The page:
BBC: Genesis 13:8-11

Then Abram said to Lot, “Let there be no strife between you and me, and between your herdsmen and my herdsmen, for we are kinsmen. Is not the whole land before you? Separate yourself from me. If you take the left hand, then I will go to the right, or if you take the right hand, then I will go to the left.” And Lot lifted up his eyes and saw that the Jordan Valley was well watered everywhere like the garden of the Lord, like the land of Egypt, in the direction of Zoar. (This was before the Lord destroyed Sodom and Gomorrah.) So Lot chose for himself all the Jordan Valley, and Lot journeyed east. Thus they separated from each other. – Genesis 13:8-11

This splitting of Abram and Lot sets the scene for the upcoming blessings bestowed upon Abram and the destruction of Sodom. Far from being just a simple setup passage however, there are multiple imageries that come out of the text that stand out within the context of Genesis.

The first is “strife.” Though not the word used to describe the situation, the familiarity of God’s blessed people fighting amongst themselves in reminiscent of Cain and Abel (Gen 4:2-8) as well as Jacob and Esau (Gen 25:21-25). Here Abram sees the “whole land” and offers it to Lot. It is worth noting that the Lord would then do the same things to Abram (Gen 13:15-17). What is taken away, or in this case given to make peace, is restored by the promises of God.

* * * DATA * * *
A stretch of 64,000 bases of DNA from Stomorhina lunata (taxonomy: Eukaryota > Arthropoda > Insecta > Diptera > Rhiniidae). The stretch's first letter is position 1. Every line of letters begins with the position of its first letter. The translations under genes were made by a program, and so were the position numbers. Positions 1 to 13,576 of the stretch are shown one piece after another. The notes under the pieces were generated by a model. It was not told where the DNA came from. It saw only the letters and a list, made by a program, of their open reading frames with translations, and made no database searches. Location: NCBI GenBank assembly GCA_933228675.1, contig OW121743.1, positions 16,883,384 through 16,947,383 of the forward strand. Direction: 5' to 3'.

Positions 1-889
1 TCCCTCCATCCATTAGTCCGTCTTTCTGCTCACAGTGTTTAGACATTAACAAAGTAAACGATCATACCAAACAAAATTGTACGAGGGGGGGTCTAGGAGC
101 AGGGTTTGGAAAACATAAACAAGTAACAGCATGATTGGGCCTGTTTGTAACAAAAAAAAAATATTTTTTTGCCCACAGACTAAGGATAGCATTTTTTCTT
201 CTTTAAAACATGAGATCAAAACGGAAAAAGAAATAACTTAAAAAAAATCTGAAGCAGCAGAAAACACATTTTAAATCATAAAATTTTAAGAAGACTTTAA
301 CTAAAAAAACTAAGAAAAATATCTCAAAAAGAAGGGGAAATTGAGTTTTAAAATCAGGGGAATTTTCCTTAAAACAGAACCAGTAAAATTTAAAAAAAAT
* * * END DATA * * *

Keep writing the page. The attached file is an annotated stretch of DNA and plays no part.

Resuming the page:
The second image is the description of the land which Lot chose. It is pleasant to the eye. It is a reminder of the original location of man with “the garden of the Lord.” It is with this in mind that Paul spoke of the “inhabitants of the whole earth” reaching and seeking God (Acts 17:25-26). Paul is not speaking in terms of salvation but instead the beauty of the original creation and garden of God. These things were and are pleasing to God’s creation. Though like Eve (Gen 3:6), they were the source of Lot’s fall into the wickedness of Sodom.  

Joshua Torrey is the sole proprietor of Torrey Gazette (don't tell Alaina) and the fullness of its editorial process. That means everything wrong with TG can legitimately be blamed on him.